So You Teach Mission Friends

building site

My church is in the construction process for a new building. I have to admit, it doesn’t look like much yet. The church made the decision many months ago to build this new building, but you can’t tell yet that there will be anything that even looks like a building structure. For many months, there was not any visible activity at all. Even though we could not see a building going up, work was being done to prepare for the building. Plans were drawn and finalized, contracts were signed, property lines were determined, and permits were secured. A couple weeks ago, we were able to see some action as they started clearing the land. Dirt is being moved around, and some large pipes are placed on the ground. It looks like a mess right now, but I know there is going to be a brick building one day that will be a place where our church family can meet and bring glory to His name.

Leading children in their faith journey is much like this process of constructing a building. Especially as you teach little ones in the preschool years, there is preparation work to be done. You are doing important work that may not have visible results for a time. When you say a Bible thought or tell preschoolers that Mr. Barker helps boys and girls in Appalachia know that Jesus loves them, you take a part in the construction process. As preschoolers grow, they learn about God and His love over a period of time. They build on what they have learned previously. Your portion in helping them grow toward God is part of a long range plan in the building process. Paul wrote: By the grace God has given me, I laid a foundation as a wise builder, and someone else is building on it. But each one should build with care. (1 Cor. 3:10)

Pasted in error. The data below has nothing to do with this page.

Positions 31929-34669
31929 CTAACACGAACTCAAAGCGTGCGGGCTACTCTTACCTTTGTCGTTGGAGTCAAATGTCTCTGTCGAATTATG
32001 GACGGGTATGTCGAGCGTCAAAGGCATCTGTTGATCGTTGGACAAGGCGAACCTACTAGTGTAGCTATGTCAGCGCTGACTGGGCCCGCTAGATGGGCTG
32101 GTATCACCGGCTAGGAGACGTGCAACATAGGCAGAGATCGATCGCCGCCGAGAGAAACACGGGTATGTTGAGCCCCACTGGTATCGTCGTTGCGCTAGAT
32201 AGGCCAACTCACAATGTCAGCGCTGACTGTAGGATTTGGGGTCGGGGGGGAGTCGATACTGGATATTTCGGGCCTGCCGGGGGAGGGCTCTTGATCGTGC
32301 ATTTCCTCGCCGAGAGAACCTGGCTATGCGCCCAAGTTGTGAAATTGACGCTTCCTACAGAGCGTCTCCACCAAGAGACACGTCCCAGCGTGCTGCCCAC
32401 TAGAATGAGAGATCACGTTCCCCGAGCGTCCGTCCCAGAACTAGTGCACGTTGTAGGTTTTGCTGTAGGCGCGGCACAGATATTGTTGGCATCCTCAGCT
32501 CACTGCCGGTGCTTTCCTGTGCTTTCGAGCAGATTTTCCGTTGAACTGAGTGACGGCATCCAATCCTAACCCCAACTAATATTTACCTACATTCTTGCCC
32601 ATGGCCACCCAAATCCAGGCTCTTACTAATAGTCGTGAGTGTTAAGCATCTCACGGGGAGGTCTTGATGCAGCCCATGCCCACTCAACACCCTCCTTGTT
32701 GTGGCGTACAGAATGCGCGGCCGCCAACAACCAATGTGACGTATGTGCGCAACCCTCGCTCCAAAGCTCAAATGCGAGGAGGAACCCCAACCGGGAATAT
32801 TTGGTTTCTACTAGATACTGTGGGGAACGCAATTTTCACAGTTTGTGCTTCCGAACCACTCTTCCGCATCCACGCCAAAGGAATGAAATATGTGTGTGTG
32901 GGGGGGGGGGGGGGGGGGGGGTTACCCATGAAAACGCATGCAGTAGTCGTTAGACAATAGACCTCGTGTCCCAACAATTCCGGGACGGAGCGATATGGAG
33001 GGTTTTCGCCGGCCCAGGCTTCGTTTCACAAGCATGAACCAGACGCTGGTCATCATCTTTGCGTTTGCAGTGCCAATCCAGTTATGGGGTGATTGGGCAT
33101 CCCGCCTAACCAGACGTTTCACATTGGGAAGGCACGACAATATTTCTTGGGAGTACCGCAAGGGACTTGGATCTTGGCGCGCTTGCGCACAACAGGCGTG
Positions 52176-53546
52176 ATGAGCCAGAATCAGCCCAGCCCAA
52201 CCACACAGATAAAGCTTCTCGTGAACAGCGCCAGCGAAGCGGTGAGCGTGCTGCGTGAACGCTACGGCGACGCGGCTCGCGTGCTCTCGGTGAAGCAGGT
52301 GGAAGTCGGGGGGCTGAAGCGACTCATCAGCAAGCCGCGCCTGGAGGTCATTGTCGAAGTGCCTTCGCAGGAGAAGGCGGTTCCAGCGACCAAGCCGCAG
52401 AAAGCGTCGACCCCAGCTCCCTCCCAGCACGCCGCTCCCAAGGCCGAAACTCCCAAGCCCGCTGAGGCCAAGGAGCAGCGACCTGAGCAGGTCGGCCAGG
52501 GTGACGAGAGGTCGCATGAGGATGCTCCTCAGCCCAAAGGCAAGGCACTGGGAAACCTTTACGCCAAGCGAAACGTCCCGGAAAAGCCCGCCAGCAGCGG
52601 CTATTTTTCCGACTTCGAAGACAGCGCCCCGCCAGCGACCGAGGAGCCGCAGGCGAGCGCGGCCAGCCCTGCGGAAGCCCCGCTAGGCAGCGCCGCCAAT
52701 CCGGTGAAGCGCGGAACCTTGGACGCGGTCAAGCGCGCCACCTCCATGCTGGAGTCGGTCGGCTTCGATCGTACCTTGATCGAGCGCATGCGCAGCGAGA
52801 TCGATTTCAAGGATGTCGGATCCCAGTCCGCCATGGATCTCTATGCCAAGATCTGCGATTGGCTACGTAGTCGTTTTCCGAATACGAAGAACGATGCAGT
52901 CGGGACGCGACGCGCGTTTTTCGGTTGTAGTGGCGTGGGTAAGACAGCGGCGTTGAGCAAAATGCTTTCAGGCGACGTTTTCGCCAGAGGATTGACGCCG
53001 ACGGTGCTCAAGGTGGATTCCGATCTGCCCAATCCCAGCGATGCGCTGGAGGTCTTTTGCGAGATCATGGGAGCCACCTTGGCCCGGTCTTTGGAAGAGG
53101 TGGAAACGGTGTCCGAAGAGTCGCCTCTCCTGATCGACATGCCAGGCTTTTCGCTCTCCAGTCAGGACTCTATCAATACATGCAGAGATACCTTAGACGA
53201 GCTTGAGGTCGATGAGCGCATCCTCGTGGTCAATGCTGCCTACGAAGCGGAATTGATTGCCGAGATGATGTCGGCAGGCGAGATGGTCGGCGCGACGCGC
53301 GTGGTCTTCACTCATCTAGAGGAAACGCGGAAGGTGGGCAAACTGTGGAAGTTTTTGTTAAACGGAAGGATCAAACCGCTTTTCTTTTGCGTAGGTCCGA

As you teach Mission Friends, think about that long range building plan. The missions experiences that you give preschoolers through Mission Friends will have an influence through the rest of their lives. The preschoolers you teach today will grow to serve in your church and community 15–20 years from now. Some may even serve as missionaries within North America or internationally. Several years ago a Mission Friends leader wrote in an email message, “Sometimes when I’m looking at one of those sweet little faces all covered with juice, or fruit, or finger paints gone awry, I wonder what the Lord sees—another Hudson Taylor, Anne or Adoniram Judson, Lottie, Annie? We can never take it too lightly.” So as you teach Mission Friends, build wisely and build with care. You and God are clearing the land on some glorious buildings.

Back to Top